Towards the end of the talk video it's mentioned that the resonant TTV signal is marginally detected for the outermost pair of planets. I expect, due to Kepler's precision floor, the bottom table Led_Zep showed from last year hasn't been improved much.

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Re: Kepler-444 / KOI-3158 : Five sub-Earth-sized planets orbiting a K dwarf

Post by Lazarus on 5th January 2015, 4:43 pm

Always nice when Kepler systems turn out to be Hipparcos stars. (KOI-3158 = HIP 94931)
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Re: Kepler-444 / KOI-3158 : Five sub-Earth-sized planets orbiting a K dwarf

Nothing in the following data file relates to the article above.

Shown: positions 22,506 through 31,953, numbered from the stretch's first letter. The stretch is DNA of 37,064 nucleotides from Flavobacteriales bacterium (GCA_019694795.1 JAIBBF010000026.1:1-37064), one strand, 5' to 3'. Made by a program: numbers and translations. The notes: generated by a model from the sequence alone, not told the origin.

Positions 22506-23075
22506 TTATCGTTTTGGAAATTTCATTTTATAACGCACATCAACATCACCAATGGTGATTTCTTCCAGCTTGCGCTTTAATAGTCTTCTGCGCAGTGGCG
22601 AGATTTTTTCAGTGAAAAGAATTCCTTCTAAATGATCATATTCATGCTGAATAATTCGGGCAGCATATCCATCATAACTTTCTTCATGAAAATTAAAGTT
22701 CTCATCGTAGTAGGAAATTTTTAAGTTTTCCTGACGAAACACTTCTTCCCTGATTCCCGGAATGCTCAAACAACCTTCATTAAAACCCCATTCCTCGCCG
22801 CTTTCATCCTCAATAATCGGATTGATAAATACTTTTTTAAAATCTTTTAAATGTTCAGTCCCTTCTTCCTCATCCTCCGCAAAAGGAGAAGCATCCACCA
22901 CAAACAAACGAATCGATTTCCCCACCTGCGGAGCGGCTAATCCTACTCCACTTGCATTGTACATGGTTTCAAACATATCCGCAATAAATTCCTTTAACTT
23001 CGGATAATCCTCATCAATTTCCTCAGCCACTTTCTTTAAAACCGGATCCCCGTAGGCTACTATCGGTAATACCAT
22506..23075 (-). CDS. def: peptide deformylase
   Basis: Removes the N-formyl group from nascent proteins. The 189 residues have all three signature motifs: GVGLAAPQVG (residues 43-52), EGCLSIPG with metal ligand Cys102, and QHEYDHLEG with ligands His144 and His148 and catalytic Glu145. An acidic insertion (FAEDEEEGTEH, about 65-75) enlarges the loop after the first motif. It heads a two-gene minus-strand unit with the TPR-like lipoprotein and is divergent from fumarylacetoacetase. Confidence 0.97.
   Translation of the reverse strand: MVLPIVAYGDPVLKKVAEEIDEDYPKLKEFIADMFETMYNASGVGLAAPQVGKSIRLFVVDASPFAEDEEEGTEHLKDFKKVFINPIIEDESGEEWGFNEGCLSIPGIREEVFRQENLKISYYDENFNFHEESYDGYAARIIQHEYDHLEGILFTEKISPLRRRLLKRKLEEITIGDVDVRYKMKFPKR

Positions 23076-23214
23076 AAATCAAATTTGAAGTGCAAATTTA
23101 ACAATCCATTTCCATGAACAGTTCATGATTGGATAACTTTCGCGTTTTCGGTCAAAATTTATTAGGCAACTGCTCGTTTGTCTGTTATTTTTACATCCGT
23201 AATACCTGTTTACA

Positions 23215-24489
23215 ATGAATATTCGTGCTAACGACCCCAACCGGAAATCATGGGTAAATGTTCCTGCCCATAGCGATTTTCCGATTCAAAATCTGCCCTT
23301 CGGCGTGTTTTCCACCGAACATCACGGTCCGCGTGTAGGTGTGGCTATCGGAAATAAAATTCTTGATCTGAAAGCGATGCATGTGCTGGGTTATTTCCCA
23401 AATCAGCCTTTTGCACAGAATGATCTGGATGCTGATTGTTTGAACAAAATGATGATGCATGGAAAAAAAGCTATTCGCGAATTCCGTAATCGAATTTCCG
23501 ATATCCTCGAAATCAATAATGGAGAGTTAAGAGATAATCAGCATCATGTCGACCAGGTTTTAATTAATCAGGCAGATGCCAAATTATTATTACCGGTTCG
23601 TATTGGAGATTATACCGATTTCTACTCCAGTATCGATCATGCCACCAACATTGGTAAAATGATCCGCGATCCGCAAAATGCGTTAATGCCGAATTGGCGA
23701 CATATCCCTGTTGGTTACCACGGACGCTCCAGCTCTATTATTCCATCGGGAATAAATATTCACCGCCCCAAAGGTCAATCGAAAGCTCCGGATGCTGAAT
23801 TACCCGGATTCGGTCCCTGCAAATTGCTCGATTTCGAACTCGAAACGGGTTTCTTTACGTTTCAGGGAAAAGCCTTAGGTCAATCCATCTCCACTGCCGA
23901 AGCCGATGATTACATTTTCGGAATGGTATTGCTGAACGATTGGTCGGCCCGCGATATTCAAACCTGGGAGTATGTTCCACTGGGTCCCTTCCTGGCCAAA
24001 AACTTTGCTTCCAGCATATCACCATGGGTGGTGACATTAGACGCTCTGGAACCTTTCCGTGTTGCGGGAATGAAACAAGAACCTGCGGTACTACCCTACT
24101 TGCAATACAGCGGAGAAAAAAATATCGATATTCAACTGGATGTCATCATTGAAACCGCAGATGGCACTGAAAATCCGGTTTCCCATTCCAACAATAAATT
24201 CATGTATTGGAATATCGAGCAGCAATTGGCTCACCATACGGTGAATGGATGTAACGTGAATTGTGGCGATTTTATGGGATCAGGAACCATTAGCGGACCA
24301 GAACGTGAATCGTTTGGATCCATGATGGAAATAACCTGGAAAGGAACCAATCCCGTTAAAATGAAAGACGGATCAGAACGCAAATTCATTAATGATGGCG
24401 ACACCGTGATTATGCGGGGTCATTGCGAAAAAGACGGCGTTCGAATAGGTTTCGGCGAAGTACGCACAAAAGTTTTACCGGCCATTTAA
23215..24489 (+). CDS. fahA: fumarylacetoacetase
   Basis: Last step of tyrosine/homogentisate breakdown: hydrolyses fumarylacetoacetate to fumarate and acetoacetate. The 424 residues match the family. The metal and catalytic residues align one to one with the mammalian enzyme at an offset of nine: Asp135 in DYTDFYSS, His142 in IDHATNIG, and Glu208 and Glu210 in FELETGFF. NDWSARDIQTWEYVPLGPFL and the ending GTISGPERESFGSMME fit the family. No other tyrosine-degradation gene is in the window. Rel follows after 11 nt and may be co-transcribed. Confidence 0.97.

Post by Sirius_Alpha on 26th January 2015, 9:34 pm

Now on arXiv, listed as Kepler-444.

An ancient extrasolar system with five sub-Earth-size planets
http://arxiv.org/abs/1501.06227

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Re: Kepler-444 / KOI-3158 : Five sub-Earth-sized planets orbiting a K dwarf

Post by Led_Zep on 27th January 2015, 2:05 pm

New Scientist :
http://www.newscientist.com/article/dn26856-ancient-planets-are-almost-as-old-as-the-universe.html#.VMfQWHx0zIV
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Re: Kepler-444 / KOI-3158 : Five sub-Earth-sized planets orbiting a K dwarf

Post by Sirius_Alpha on 2nd March 2017, 9:38 pm

Strong HI Lyman-α variations from a 11 Gyr-old host star: a planetary origin ?
https://arxiv.org/abs/1703.00504